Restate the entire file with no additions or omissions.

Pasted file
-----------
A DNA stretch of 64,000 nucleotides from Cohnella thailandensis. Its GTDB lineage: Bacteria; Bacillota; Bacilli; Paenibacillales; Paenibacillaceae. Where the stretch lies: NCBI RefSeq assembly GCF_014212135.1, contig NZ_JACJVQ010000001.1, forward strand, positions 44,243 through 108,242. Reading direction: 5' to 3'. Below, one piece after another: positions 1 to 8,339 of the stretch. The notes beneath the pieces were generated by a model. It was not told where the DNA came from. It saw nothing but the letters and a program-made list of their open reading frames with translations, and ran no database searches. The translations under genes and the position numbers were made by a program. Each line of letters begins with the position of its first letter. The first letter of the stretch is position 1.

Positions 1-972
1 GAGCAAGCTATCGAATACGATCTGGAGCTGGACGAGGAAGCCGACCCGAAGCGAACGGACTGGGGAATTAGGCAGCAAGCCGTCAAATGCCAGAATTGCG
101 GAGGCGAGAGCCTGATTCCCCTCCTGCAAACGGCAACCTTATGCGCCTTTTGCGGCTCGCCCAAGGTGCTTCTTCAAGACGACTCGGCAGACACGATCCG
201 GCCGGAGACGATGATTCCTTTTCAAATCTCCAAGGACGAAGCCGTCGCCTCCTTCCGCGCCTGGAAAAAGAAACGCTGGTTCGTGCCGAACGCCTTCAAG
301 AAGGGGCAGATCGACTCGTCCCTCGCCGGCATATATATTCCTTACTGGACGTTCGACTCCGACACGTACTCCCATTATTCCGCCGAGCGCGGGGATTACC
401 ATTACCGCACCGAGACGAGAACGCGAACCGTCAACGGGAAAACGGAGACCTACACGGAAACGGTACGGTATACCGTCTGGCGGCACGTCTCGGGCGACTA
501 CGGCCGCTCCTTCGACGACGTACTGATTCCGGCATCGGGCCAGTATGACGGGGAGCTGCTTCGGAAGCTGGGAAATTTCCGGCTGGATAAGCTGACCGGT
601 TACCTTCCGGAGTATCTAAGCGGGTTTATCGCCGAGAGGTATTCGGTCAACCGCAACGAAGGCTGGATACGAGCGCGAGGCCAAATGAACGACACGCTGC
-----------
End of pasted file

A DNA stretch of 64,000 nucleotides from Cohnella thailandensis. Its GTDB lineage: Bacteria; Bacillota; Bacilli; Paenibacillales; Paenibacillaceae. Where the stretch lies: NCBI RefSeq assembly GCF_014212135.1, contig NZ_JACJVQ010000001.1, forward strand, positions 44,243 through 108,242. Reading direction: 5' to 3'. Below, one piece after another: positions 1 to 8,339 of the stretch. The notes beneath the pieces were generated by a model. It was not told where the DNA came from. It saw nothing but the letters and a program-made list of their open reading frames with translations, and ran no database searches. The translations under genes and the position numbers were made by a program. Each line of letters begins with the position of its first letter. The first letter of the stretch is position 1.

Positions 1-972
1 GAGCAAGCTATCGAATACGATCTGGAGCTGGACGAGGAAGCCGACCCGAAGCGAACGGACTGGGGAATTAGGCAGCAAGCCGTCAAATGCCAGAATTGCG
101 GAGGCGAGAGCCTGATTCCCCTCCTGCAAACGGCAACCTTATGCGCCTTTTGCGGCTCGCCCAAGGTGCTTCTTCAAGACGACTCGGCAGACACGATCCG
201 GCCGGAGACGATGATTCCTTTTCAAATCTCCAAGGACGAAGCCGTCGCCTCCTTCCGCGCCTGGAAAAAGAAACGCTGGTTCGTGCCGAACGCCTTCAAG
301 AAGGGGCAGATCGACTCGTCCCTCGCCGGCATATATATTCCTTACTGGACGTTCGACTCCGACACGTACTCCCATTATTCCGCCGAGCGCGGGGATTACC
401 ATTACCGCACCGAGACGAGAACGCGAACCGTCAACGGGAAAACGGAGACCTACACGGAAACGGTACGGTATACCGTCTGGCGGCACGTCTCGGGCGACTA
501 CGGCCGCTCCTTCGACGACGTACTGATTCCGGCATCGGGCCAGTATGACGGGGAGCTGCTTCGGAAGCTGGGAAATTTCCGGCTGGATAAGCTGACCGGT
601 TACCTTCCGGAGTATCTAAGCGGGTTTATCGCCGAGAGGTATTCGGTCAACCGCAACGAAGGCTGGATACGAGCGCGAGGCCAAATGAACGACACGCTGC